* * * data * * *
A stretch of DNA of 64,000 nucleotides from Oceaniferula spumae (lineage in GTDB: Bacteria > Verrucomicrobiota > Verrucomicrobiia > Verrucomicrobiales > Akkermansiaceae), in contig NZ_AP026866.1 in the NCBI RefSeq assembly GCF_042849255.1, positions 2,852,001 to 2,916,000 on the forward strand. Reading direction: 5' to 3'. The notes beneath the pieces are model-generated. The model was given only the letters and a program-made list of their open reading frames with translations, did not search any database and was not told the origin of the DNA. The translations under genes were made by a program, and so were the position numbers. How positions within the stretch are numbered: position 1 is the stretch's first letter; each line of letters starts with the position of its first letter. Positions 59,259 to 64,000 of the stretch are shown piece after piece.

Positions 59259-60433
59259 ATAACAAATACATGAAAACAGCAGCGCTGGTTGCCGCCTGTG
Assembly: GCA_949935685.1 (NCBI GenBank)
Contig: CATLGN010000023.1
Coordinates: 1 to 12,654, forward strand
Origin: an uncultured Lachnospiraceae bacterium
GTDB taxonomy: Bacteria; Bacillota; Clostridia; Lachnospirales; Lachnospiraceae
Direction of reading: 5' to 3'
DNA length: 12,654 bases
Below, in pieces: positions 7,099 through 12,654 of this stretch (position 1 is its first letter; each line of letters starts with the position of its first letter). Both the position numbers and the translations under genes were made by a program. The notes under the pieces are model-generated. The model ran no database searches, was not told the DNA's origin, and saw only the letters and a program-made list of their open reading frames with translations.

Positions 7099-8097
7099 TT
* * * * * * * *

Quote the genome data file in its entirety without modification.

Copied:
A stretch of DNA of 64,000 nucleotides from Oceaniferula spumae (lineage in GTDB: Bacteria > Verrucomicrobiota > Verrucomicrobiia > Verrucomicrobiales > Akkermansiaceae), in contig NZ_AP026866.1 in the NCBI RefSeq assembly GCF_042849255.1, positions 2,852,001 to 2,916,000 on the forward strand. Reading direction: 5' to 3'. The notes beneath the pieces are model-generated. The model was given only the letters and a program-made list of their open reading frames with translations, did not search any database and was not told the origin of the DNA. The translations under genes were made by a program, and so were the position numbers. How positions within the stretch are numbered: position 1 is the stretch's first letter; each line of letters starts with the position of its first letter. Positions 59,259 to 64,000 of the stretch are shown piece after piece.

Positions 59259-60433
59259 ATAACAAATACATGAAAACAGCAGCGCTGGTTGCCGCCTGTG
Assembly: GCA_949935685.1 (NCBI GenBank)
Contig: CATLGN010000023.1
Coordinates: 1 to 12,654, forward strand
Origin: an uncultured Lachnospiraceae bacterium
GTDB taxonomy: Bacteria; Bacillota; Clostridia; Lachnospirales; Lachnospiraceae
Direction of reading: 5' to 3'
DNA length: 12,654 bases
Below, in pieces: positions 7,099 through 12,654 of this stretch (position 1 is its first letter; each line of letters starts with the position of its first letter). Both the position numbers and the translations under genes were made by a program. The notes under the pieces are model-generated. The model ran no database searches, was not told the DNA's origin, and saw only the letters and a program-made list of their open reading frames with translations.

Positions 7099-8097
7099 TT